After that, you get into states such as Michigan and Minnesota, which are blue-leaning but that receive plenty of attention from presidential campaigns. Their votes might not be quite as influential in the Electoral College as the campaigns presume — a Democrat who lost Minnesota would probably be in too much trouble elsewhere to cobble together a 270-vote majority. Still, they receive an influx of media dollars and political pandering every four years, and probably have little incentive to bite the hand that feeds them.
Soon after comes outright swing states, such as Ohio, New Hampshire and Colorado. These states, along with Florida, Virginia, Nevada, Iowa, Wisconsin and Pennsylvania, collectively had a 98.6 percent chance of determining the Electoral College winner in 2012, according to the FiveThirtyEight tipping-point index as it was calculated on election morning. In other words, these nine states are 70 times more powerful than the other 41 (which collectively had a 1.4 percent chance of determining the winner) combined. That’s part of the reason so many Americans object to the Electoral College. But states whose voters have a disproportionate amount of influence may be in no mood to give it up.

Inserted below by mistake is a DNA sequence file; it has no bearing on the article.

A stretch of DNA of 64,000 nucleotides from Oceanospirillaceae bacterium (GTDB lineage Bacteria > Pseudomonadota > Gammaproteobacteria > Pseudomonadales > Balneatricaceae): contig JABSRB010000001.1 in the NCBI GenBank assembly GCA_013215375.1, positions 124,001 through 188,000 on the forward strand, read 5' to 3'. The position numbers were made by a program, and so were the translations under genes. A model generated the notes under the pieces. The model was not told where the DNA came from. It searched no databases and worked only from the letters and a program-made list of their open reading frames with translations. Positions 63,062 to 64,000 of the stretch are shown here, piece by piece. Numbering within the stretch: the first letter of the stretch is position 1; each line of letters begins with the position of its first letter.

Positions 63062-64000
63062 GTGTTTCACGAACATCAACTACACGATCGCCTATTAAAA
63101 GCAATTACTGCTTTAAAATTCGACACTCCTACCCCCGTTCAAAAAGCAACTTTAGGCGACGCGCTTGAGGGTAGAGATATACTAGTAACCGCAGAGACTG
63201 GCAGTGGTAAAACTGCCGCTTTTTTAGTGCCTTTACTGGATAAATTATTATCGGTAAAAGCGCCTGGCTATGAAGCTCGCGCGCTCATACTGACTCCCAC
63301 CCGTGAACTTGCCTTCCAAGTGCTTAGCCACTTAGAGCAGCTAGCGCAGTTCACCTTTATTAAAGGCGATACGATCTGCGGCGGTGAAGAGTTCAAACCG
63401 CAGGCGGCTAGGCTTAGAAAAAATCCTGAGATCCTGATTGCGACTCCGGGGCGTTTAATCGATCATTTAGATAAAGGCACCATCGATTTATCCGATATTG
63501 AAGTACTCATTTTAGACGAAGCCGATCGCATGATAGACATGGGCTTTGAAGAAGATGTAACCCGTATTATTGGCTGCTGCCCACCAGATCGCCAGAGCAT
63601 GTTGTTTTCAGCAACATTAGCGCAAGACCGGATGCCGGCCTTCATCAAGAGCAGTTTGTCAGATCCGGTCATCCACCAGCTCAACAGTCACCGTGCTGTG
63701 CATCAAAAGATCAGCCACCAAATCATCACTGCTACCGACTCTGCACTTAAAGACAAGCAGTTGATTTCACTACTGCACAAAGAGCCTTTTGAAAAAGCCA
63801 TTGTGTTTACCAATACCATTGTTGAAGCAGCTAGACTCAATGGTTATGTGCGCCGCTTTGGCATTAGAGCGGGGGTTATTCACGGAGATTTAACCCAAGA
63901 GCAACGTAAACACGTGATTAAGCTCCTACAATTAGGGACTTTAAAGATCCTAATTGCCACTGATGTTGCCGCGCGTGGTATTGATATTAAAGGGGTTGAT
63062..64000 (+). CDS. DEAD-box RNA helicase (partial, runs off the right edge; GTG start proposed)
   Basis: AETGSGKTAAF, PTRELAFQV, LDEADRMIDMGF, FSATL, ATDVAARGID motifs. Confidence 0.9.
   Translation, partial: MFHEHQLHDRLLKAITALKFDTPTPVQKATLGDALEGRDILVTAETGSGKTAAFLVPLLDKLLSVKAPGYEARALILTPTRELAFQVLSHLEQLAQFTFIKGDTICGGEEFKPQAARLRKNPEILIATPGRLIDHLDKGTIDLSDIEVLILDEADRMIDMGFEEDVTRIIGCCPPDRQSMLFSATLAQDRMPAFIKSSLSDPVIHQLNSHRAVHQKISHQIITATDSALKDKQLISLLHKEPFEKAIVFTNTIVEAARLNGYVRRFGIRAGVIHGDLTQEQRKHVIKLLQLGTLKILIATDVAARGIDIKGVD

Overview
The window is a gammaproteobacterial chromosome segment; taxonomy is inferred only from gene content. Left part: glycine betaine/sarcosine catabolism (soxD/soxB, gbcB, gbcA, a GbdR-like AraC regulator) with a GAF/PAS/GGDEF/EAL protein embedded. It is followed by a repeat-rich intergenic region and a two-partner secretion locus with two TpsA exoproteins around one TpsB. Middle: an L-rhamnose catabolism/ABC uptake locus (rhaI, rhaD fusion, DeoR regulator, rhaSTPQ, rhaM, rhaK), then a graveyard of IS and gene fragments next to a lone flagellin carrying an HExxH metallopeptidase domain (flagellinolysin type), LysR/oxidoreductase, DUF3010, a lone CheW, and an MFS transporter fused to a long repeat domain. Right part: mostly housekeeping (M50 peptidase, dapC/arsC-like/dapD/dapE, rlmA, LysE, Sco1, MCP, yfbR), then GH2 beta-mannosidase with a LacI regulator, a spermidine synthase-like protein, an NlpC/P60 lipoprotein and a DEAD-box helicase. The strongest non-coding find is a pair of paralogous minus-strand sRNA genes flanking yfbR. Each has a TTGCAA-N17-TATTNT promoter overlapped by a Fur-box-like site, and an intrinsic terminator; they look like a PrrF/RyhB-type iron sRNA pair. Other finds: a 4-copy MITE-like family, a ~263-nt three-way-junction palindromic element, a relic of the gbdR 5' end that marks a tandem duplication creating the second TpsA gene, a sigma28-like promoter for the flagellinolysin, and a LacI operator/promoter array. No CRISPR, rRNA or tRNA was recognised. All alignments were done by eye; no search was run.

Why are Democrats pushing this plan?
Democrats usually see a smaller percentage of their people go to the polls than Republicans do.
Under the electoral vote system, they figure why beat the drums to get a high turnout in New York City when the state will go Democratic anyway? But if it’s the popular vote that matters, the big-city machines can do their thing — with devastating impact…
If the popular vote determines who will be the next president, we can bet that the machines will be out in force lining up voters, real and phony, to pad their statistics.
It comes down to whether parties have confidence in their policies and ability to earn majorities. If you do, you can be confident in winning majority support in a truly representative democracy.
Under the current system, however, majority support does not guarantee electoral success. In any given election, one party or the other can have an advantage based on the vagaries of the leanings of a few swing states. Republicans used to have an edge, but in recent elections, pundits like Nate Silver of 538 convincingly argue that Democrats have had an edge. The 2016 race, however, is anyone’s guess. We know that there will be a distortion — but we don’t know who it will help…
Nothing would be better for restoring Americans’ faith in their elected officials if those officials made it clear that voters and their democracy come first. Our political leaders should be willing to allow fair completion and encourage high participation in exchange for earning the consent of the governed as intended by our Constitution.